Critic Reviews



Based on 20 critic reviews provided by Metacritic.com
In the handsome, haunting submarine thriller Below, the usual perils of deep-sea maneuvers are heightened by psychic unraveling.
As ghost stories go, this one is handled with great subtlety and delicacy.
Has a slamming first hour. As Ian Wilson's camera darts over Charles Lee's spookily atmospheric sets, enigmas sprout like mushrooms.
Chicago Sun-Times
A movie where the story, like the sub, sometimes seems to be running blind. In its best moments it can evoke fear, and it does a good job of evoking the claustrophobic terror of a little World War II boat.
Boston Globe
With more character development this might have been an eerie thriller; with better payoffs, it could have been a thinking man's monster movie.
The A.V. Club
Twohy and co-screenwriters Darren Aronofsky and Lucas Sussman don't show their hand until late in the film, but by that time, Below has grown slack and silly.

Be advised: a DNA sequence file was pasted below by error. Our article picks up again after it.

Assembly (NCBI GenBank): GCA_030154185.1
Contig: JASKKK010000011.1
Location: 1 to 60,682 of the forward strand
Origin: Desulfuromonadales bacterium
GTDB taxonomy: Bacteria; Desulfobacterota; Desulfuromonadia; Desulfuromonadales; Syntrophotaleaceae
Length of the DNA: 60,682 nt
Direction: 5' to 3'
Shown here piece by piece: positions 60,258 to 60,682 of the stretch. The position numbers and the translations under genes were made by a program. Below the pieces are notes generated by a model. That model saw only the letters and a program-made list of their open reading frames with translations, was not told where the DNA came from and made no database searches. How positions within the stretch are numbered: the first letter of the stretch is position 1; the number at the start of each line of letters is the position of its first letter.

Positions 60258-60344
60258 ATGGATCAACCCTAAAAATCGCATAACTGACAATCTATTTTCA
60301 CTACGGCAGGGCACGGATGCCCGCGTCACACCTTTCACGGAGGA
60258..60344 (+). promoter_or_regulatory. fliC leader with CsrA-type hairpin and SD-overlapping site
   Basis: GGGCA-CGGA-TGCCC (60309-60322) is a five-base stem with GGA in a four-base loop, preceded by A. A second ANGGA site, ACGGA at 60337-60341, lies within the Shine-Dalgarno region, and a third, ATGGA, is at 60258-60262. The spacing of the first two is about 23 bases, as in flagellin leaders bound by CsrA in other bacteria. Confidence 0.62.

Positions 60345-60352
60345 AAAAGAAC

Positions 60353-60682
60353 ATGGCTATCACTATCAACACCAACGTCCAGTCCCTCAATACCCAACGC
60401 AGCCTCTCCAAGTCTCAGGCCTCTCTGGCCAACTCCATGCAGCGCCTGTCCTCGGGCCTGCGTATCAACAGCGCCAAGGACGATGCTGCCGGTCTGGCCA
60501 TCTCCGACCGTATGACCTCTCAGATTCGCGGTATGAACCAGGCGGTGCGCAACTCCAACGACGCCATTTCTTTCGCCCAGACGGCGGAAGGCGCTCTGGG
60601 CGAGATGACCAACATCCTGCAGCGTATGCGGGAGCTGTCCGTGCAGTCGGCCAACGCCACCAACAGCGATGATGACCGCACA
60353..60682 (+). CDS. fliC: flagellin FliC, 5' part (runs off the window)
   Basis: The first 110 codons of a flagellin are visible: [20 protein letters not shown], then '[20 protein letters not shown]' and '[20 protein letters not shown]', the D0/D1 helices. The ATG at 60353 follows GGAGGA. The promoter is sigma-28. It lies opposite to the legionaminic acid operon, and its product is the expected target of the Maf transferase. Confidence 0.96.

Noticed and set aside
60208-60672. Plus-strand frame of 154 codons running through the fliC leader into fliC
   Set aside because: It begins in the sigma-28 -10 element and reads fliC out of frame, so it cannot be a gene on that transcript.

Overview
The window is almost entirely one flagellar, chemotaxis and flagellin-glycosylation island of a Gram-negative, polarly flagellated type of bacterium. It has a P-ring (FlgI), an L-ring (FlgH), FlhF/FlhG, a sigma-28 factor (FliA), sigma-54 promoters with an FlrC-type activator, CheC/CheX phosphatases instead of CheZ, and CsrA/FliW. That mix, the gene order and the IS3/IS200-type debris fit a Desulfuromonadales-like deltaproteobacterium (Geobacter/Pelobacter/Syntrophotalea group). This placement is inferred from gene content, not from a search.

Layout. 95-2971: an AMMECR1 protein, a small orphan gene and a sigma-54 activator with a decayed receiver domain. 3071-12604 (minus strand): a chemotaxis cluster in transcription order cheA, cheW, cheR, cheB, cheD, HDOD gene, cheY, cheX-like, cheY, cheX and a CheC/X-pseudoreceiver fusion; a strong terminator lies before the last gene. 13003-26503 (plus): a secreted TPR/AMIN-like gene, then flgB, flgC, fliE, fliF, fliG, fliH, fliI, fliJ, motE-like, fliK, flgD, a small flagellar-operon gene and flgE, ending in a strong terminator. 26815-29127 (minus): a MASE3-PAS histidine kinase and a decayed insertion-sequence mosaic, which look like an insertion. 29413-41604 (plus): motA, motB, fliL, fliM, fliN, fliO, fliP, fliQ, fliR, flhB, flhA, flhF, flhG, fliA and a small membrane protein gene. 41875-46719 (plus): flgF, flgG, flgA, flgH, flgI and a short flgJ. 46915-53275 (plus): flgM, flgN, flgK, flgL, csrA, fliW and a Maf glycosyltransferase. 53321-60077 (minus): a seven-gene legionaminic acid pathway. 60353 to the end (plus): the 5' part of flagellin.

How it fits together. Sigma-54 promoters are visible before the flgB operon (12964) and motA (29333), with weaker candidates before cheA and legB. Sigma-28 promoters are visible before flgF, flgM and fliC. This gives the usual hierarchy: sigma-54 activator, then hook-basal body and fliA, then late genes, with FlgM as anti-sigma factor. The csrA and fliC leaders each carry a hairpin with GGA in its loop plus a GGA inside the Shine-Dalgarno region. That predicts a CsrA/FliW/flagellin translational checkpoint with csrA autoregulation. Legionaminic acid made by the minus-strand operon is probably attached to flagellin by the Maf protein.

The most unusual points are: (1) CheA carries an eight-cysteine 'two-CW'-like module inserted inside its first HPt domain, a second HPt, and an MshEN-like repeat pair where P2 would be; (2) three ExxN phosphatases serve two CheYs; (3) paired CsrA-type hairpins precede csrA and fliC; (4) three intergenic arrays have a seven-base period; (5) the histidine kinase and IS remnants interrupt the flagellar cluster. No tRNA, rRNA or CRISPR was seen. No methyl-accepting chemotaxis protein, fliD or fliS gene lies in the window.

Situations don't come much more claustrophobic, and if the payoff doesn't quite live up to the build-up, the film is still an enjoyable exercise in claustrophobic suspense.
The dialogue, heavy on sarcasm and puncturing insults, never captures the World War II period but sounds ridiculously anachronistic.
It just never began to work for me, and the sub story behind the ghost story is far more interesting than the ghost story in front of the sub story.
This hokey thriller reps what one can only hope will be a one-of-a-kind hybrid between a World War II actioner and a ghost story outfitted with innumerable false-alarm shock cuts and shot with enough colored lights and filters to delight Baz Luhrmann.

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